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The Twin Paradox can't be resolved.

  1. May 19, 2012 #1
    According to Lorentz, time is always dilated.


    So think of two twins, Speedo and Goslo.

    - Goslo stays on Earth and drinks tea.
    - Speedo gets into a rocket, zooms off into outer space and zooms back.


    Imagine YOU are Speedo. You zoom off, and when you return to Earth, you find that Goslo is 20 years older than you.

    Both of you were the same age when you left, but now he's way older. This means he must have aged faster.


    But how could Goslo appear to age faster, when time is always dilated?!.



    Discuss this but only consider Speedo's point of view. Because if you are Speedo, what would you see?
     
  2. jcsd
  3. May 19, 2012 #2

    Jonathan Scott

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    Let's look at an equivalent scenario in ordinary space, involving two ants. Both ants start at A in this diagram:


    Code (Text):
     A
     |\
     | \
     |  *1
     *2  \
     |    B
     |   /
     |  /
     | /
     |/
     C
     
    Initially ant *1 is crawling towards B and ant *2 at the same speed towards C. If either ant looks at the other, it sees the other ant progressing more slowly in its own forward direction than itself. Then ant *1 reaches B and turns towards C. After the turn, both ants STILL see the other ant moving more slowly than themselves in their own direction. Ant *2 reaches C first, but there is no contradiction involved. Note that as ant *1 turned the corner at B, it saw ant *2 going from being behind it to being ahead of it.

    Apart from a minus sign in the relationship between time and space, the maths of the twin paradox is very similar to this.
     
    Last edited: May 19, 2012
  4. May 19, 2012 #3


    So if I'm Speedo, as I turn my rocket back to Earth, Goslo will "suddenly" become older? Is that what you're saying?

    I want people to think about this from Speedo's point of view.
     
  5. May 19, 2012 #4

    ghwellsjr

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    Speedo will see Goslo's clock ticking slower than his own during his outbound portion of the trip. At the same time, Goslo will see Speedo's clock ticking slower than his own. They each see the other one's clock ticking slower than their own by exactly the same amount.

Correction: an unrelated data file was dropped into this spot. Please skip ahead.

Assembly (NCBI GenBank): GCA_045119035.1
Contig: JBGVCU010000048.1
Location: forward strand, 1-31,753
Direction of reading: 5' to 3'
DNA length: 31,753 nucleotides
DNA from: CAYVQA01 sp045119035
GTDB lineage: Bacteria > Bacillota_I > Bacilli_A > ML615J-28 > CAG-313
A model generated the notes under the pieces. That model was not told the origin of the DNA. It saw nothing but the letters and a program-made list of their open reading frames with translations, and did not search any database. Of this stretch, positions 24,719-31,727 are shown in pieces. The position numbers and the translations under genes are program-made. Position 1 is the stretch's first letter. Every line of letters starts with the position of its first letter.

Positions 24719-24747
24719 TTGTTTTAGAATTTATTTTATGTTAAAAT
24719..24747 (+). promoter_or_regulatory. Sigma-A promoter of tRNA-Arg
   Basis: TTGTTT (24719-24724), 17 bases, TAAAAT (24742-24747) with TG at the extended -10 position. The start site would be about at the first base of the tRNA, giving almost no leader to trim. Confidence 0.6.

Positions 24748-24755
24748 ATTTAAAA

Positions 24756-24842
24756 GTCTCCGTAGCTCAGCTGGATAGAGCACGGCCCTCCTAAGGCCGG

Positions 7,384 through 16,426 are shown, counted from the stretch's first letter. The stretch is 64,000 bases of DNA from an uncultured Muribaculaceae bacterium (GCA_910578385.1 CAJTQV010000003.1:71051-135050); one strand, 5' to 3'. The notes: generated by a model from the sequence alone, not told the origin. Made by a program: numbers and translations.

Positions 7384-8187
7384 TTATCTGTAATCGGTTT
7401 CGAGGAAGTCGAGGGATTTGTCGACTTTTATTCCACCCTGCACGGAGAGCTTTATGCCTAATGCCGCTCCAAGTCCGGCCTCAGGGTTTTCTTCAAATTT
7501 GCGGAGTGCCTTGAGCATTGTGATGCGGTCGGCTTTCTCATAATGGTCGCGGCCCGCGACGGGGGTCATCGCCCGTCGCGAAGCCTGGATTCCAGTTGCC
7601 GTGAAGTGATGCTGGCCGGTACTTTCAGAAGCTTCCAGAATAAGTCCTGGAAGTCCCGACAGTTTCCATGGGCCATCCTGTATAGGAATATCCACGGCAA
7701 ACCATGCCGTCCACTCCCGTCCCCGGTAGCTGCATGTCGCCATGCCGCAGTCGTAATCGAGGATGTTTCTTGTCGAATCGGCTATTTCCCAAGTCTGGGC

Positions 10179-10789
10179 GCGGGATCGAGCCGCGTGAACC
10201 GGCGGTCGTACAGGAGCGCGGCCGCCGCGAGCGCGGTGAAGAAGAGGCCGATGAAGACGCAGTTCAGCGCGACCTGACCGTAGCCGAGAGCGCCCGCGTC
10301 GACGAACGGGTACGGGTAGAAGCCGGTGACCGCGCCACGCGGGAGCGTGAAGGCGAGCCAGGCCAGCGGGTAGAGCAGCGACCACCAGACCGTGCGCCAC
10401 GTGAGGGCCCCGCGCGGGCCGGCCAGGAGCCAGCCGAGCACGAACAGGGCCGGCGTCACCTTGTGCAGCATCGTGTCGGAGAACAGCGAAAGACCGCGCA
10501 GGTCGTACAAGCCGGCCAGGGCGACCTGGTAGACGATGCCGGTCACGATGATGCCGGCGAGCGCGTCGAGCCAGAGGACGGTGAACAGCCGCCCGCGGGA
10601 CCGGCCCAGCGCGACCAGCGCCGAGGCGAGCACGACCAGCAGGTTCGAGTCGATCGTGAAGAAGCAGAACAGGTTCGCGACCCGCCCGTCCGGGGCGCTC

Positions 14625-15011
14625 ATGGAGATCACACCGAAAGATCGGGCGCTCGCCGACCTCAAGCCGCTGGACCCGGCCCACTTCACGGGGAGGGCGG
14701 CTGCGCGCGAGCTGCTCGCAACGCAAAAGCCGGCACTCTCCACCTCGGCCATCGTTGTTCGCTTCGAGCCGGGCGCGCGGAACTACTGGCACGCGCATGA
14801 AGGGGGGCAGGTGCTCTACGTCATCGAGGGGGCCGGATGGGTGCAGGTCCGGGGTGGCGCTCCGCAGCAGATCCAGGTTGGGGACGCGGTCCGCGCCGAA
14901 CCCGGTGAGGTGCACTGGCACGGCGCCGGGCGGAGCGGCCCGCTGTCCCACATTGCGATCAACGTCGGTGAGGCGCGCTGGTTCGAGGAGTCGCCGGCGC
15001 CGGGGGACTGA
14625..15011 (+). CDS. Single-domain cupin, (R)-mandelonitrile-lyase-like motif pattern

Then when Speedo turns around, he immediately sees Goslo's clock ticking faster than his own. So exactlly half the time Speedo sees Goslo's clock ticking slower than his own and exactly half the time he sees Goslo's clock ticking faster than his own.

    However, Goslo does not see Speedo's clock go from ticking slow to ticking fast at the half-way point of the trip, because he has to wait for the image of Speedo turning around to propagate from that distant location to himself, so he continues to see Speedo's clock ticking slower than his own for much more than half the trip. Eventually, near the end of the trip, he sees Speedo turn around and now he sees Speedo's clock ticking faster than his own until Speedo gets back to him, In fact, they both see each other's clock ticking faster than their own by exactly the same amount during this last portion of the trip.

    Now when Speedo gets back, since he watched Goslo's clock tick slow and fast for exactly half the trip, and since Goslo watched Speedo's clock tick slow for most of the trip and fast for a very short time, Goslo will see that Speedo is much younger than himself when they reunite.

    It's really very simple, OK?
     
  6. May 19, 2012 #5

    Jonathan Scott

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    Although this description appears to be correct, there is a big difference between what we actually see (by means of light or similar) and how we measure time and space, and that could cause confusion.

    What we see varies continuously, as described above. However, we plot the location of events in our own time and space by assuming that what we see was delayed by the time that light took to reach us, or by doing equivalent calculations based on earlier events.

    When the moving twin turns around, the main effect this has is that "now" at a distant location as calculated by light travel time in his own new frame of reference jumps suddenly, as described by the Lorentz transformation. This means that the point in the other twin's life (or "world line") that corresponds to "now" for the turning twin is suddenly shifted, in the same way that the point on ant *2's path that is level with ant *1's progress suddenly switches so that ant *2 is now ahead.

    Yes, it works as if Speedo effectively sees Goslo as suddenly being older after he turns, because the point in Goslo's life which corresponds to "now" from Speedo's point of view has suddenly shifted. (Be careful of which way round "older" and "younger" go for the space-time version, as the switched signs mean that the straight line in the space-time case corresponds to the most proper time, not the least).